Last week, the new dispensation at the World Health Organisation (WHO) led by Director General Dr Tedros Adhanom Ghebreyesus was forced to rescind its decision to designate Zimbabwe’s longstanding President Robert Mugabe as the WHO goodwill ambassador for non-communicable diseases (NCDs). Mugabe has been ruler of Zimbabwe since 1980 — first as Prime Minister and, since 1987, as President. The previous appointee to the post was Michael Bloomberg, a three-term Mayor of New York City, who has given several hundred million dollars to public health philanthropy, and whose Bloomberg Philanthrophies has been doing work on NCDs for a while now.
When and why was Mugabe appointed?
On October 20 Dr Ghebreyesus announced that Mugabe, now 93 years old, will “serve as the WHO goodwill ambassador on NCDs for Africa after Zimbabwe established a levy fund for NCDs, an innovative domestic resource mobilisation approach that other countries can learn from”. Ambassadors, according to the WHO website, are well-known personalities from the worlds of arts, literature, entertainment, sport or other fields of public life who commit to contribute to WHO’s efforts to raise awareness of important health problems and solutions. Appointed for two years at a time, they work closely with the WHO to draw attention to its overall priorities or a specific health issue affecting people’s lives and well-being.
So why was that a problem?
A global outcry ensued, with prominent global organisations and experts including the NCD Alliance — a network uniting 2,000 civil society organisations in more than 170 countries — expressing dismay at the decision. The NCD Alliance and 32 other organisations across the world, including the University of Edinburgh, Southeast Asia Tobacco Control Alliance, World Heart Federation, and Hriday, said in a statement that they were “shocked and deeply concerned to hear of this appointment, given President Mugabe’s long track record of human rights violations and undermining the dignity of human beings. Given these systematic abuses and his approach to NCDs and tobacco control in the past, NCD civil society… believe that (the) appointment… cannot be justified”.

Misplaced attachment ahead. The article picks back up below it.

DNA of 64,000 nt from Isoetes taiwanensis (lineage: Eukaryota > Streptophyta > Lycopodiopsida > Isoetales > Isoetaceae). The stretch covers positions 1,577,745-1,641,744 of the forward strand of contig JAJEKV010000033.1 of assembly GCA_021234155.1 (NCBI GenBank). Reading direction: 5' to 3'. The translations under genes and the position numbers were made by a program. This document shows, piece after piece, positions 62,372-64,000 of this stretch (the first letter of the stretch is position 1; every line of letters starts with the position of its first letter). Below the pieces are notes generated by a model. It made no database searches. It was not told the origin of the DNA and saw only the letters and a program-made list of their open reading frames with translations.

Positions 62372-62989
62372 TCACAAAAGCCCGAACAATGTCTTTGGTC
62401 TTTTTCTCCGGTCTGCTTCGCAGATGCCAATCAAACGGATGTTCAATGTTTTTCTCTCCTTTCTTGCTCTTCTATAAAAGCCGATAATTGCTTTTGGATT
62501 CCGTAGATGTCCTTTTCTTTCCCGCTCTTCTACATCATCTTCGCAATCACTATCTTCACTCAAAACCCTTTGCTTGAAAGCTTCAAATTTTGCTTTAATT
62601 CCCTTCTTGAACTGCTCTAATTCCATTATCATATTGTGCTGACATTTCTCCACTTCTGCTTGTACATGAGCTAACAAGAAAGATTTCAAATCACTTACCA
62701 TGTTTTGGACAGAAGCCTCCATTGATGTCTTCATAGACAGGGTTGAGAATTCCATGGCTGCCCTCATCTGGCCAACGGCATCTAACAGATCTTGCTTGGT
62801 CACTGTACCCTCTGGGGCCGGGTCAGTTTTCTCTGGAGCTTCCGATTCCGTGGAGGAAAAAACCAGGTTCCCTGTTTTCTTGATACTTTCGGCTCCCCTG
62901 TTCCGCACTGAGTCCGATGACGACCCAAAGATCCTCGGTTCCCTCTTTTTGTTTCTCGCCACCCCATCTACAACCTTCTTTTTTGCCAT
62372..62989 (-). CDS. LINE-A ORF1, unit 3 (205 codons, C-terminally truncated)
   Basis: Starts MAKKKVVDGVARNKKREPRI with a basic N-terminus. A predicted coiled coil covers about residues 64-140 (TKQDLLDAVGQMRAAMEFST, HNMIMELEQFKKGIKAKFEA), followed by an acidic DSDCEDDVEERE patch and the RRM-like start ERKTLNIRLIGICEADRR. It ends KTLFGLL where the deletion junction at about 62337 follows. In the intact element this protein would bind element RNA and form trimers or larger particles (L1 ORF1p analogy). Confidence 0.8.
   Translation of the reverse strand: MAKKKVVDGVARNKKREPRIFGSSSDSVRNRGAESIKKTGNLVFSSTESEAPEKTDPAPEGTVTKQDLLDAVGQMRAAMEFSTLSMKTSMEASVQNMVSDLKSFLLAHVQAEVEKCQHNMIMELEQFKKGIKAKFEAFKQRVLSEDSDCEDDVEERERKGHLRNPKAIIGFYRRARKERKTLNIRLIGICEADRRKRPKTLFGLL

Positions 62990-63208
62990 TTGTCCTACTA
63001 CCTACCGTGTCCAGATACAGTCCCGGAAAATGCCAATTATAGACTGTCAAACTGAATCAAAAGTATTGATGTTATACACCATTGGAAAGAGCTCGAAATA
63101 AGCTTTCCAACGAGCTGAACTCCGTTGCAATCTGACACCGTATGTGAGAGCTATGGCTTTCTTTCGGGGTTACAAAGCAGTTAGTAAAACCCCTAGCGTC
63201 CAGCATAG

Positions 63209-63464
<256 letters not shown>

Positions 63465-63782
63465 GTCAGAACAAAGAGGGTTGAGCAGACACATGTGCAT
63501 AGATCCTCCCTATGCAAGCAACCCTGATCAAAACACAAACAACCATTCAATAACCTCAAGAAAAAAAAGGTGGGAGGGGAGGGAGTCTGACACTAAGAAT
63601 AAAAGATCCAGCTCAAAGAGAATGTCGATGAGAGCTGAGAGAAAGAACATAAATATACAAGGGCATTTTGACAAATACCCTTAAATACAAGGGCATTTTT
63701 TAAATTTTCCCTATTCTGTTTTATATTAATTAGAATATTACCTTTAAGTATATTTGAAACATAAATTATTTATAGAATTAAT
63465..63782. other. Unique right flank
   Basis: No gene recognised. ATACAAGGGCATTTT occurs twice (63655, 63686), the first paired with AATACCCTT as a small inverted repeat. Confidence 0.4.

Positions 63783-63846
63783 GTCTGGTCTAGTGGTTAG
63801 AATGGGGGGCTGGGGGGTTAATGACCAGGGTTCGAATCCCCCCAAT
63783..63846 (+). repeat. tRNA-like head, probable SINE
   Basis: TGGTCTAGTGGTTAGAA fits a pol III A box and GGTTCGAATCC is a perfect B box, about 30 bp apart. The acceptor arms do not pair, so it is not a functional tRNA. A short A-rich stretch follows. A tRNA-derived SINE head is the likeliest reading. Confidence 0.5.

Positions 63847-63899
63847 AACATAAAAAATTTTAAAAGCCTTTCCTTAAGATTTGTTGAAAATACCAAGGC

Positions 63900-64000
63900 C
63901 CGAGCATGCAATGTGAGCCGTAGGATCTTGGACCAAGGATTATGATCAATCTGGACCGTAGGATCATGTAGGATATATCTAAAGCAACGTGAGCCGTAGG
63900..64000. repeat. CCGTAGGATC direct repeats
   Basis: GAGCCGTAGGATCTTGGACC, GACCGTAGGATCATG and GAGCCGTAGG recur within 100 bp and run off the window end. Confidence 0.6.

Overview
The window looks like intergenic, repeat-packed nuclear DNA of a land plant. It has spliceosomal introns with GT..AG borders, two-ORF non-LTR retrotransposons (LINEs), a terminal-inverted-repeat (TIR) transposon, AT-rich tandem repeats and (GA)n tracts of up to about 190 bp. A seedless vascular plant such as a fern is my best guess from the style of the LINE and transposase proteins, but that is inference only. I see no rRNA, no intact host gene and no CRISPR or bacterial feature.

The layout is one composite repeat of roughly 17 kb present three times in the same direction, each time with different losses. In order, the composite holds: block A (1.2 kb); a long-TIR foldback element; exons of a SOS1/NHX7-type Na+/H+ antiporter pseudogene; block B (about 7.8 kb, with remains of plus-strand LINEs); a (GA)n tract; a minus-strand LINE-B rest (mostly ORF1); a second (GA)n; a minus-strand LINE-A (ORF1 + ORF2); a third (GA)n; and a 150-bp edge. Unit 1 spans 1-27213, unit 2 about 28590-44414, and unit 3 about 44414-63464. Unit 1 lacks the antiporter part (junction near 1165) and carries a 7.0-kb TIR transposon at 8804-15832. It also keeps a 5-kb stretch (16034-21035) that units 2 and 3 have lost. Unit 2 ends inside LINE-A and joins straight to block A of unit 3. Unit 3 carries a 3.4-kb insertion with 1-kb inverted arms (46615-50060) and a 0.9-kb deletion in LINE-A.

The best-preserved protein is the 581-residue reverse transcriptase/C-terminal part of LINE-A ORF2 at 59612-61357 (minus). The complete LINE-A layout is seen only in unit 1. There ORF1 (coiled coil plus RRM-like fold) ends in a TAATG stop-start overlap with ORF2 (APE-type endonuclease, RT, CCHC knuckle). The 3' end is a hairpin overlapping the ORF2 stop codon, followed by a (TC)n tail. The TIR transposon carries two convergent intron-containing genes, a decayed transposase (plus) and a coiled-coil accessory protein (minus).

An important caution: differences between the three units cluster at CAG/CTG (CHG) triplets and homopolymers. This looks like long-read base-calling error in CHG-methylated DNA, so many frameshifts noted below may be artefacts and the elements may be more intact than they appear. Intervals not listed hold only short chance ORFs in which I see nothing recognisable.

Dr Ghebreyesus, himself a former Foreign Minister of Ethiopia who would presumably have anticipated these reactions, tweeted on October 21: “I’m listening. I hear your concerns. Rethinking the approach in light of WHO values. I will issue a statement as soon as possible.” The following day, he issued a statement: “Over the last few days, I have reflected on my appointment of… Mugabe as WHO Goodwill Ambassador for Noncommunicable Diseases in Africa. As a result I have decided to rescind the appointment.”
Was this under pressure from activists?
More than just a clutch of anti-tobacco and anti-alcohol organisations were dismayed at Mugabe’s appointment. That included some of the biggest backers in Dr Ghebreyesus’s election to the WHO top job — Norway and Canada. Norway is very vocal on human rights, and signals from many European countries, including the UK, is not likely to have brought comfort to the cash-strapped WHO. While fundraising is something Dr Ghebreyesus is expected to specifically concentrate on, the goodwill ambassador, too, has this role — and Mugabe, given the strong global criticism, could hardly have been expected to be very successful.
What is the criticism against Mugabe?
Mugabe became Prime Minister in 1980, and in 1987, after Parliament amended the constitution, he was appointed President, a position that was Head of State, Head of Government, and Commander-in-Chief of the armed forces rolled into one. He has been President ever since, presiding over a regime that has been accused of anti-white racial discrimination — which eventually led to catastrophic food shortage, inflation and malnutrition — an economic disaster, and massive corruption. Economic wrongdoings of alleged cronies of Mugabe featured in the Panama Papers. He has been accused of subjecting parliamentarians to arrest and torture.
What does the reversal of the decision mean for the new WHO dispensation?
It is no small embarrassment, especially because Dr Ghebreyesus has a reputation for being savvy. All African nations voted for him en bloc and many European and Asian nations, including India and Pakistan, put their weight behind him. The fact that the decision was quickly withdrawn has won him some brownie points for being “open”, but the controversy was avoidable.